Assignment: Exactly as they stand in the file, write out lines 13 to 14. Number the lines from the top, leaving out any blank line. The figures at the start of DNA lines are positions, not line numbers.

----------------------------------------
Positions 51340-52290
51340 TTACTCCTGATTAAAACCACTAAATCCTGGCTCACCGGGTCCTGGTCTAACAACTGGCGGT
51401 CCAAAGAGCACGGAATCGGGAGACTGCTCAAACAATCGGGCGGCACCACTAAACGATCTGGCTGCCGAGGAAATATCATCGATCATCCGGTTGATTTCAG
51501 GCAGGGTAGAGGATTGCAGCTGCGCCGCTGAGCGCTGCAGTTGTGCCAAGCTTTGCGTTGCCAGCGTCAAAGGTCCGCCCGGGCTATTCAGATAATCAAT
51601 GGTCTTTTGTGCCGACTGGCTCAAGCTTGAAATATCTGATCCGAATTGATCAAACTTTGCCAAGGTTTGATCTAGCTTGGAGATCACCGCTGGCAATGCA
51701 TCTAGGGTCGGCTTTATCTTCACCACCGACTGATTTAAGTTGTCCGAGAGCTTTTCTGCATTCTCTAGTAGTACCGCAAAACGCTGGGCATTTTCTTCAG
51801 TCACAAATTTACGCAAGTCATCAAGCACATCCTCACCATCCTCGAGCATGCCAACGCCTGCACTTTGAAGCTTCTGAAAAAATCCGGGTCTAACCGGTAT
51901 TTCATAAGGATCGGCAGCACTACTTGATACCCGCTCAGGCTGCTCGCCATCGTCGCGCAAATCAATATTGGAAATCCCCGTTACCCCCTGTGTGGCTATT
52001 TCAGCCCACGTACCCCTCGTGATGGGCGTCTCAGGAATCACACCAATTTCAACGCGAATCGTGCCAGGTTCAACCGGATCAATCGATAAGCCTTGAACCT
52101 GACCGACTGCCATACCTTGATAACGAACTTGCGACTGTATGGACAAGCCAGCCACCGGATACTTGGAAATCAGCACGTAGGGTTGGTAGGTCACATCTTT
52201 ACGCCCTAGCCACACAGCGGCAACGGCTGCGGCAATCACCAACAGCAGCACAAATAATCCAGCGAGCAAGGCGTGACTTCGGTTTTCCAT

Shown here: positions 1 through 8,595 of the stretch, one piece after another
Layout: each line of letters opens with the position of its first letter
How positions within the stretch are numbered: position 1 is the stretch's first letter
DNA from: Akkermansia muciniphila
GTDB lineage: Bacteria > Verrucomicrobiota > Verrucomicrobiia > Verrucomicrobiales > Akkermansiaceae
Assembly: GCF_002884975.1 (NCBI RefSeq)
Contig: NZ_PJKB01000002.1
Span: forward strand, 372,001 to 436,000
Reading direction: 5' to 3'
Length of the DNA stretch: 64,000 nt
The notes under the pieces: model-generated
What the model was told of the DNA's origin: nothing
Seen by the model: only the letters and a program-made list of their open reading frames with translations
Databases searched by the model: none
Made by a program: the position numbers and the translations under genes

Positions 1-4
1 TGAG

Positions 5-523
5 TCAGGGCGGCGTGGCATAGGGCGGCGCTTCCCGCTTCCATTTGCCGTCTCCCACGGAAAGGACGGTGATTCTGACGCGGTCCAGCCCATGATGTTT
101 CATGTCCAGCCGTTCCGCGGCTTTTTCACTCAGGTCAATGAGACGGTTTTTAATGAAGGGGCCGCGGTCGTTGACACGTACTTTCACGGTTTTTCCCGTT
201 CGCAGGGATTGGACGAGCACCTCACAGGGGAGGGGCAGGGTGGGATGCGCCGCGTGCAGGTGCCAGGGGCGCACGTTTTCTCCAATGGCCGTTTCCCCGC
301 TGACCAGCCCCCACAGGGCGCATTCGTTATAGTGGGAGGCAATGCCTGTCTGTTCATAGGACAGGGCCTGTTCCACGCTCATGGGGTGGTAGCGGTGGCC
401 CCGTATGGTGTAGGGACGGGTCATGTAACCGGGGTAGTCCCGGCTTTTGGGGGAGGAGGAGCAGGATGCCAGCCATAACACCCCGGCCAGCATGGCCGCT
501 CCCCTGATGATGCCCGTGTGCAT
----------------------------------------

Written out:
Layout: each line of letters opens with the position of its first letter
How positions within the stretch are numbered: position 1 is the stretch's first letter